protection units (meter based units from MeterTreater) at the power pole
and hopefully that will help a lot.
He also has installed surge protectors on his other equipment.
He is a ham radio operator and lives on a hilltop with many antennas poking
up.
I suggested that he talk to an lightning protection expert and get some more
advice.
He has been into ham radio for a long time and does well in national and
world contests, actually coming in 1st in world several times and is used to
seeing lightning while doing these contests on hills and mountain tops.
Now maybe he will not be in the higher standing for lightning strike
damage.



 
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w_tom
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Posts: n/a
 
      10-29-2007
On Oct 29, 12:08 pm, "Buffalo" <(E-Mail Removed)> wrote:
> I suggested that he talk to anlightningprotection expert and get some more
> advice.


How many GFCIs, smoke detectors, and clock radios were damaged? The
assumption was that everything without surge protectors were
damaged. In reality, anything damaged created a circuit from the
strike to earth. Nothing stops that current flow as some protectors
would have us believe. Things most easily damaged would have been
closer to that incoming surge.

Polyphaser is a benchmark that any ham radio operator should be
familiar with. Polyphaser discusses what provides protection.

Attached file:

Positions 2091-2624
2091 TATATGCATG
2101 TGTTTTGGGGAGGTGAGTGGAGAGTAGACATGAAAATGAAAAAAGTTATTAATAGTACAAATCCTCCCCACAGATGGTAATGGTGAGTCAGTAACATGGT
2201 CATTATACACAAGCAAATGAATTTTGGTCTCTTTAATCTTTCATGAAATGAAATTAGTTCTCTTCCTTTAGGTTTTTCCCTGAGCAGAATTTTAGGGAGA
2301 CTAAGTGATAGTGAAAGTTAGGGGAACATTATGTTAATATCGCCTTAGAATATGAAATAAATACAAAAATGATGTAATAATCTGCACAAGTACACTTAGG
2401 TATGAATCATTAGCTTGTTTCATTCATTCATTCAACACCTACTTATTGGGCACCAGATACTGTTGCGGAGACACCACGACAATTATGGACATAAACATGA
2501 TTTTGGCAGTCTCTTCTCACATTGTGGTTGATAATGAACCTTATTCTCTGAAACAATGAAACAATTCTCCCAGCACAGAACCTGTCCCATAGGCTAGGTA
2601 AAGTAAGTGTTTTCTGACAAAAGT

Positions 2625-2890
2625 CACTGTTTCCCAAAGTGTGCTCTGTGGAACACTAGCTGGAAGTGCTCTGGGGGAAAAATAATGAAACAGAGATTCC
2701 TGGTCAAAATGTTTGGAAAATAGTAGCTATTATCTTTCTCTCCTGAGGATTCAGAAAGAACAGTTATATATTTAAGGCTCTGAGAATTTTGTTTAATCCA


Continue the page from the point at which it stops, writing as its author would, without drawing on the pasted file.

Protection is not defined only by a protector:
http://www.polyphaser.com/technical_notes.aspx

Electrical Engineering Times has two articles entitled "Protecting
Electrical Devices from Lightning Transients" in the 1 Oct and 8 Oct
issues. This engineering discussion is completely about protection.
Therefore protectors are not discussed. Protectors do not provide the
protection. Protectors simply connect to protection. Those
engineering articles on protection (same in Polyphaser application
notes) discuss the only thing that provides protection - earth ground.
http://www.planetanalog.com/showArti...leID=201807127
http://www.planetanalog.com/showArti...leID=201807830
> Providing a flow path for the lightning current is central to
> effective lightning protection.


ARRL also discusses these concepts.

An industry professional solved lightning damage problems in a
Nebraska radio station. Did he install protectors? Yes. He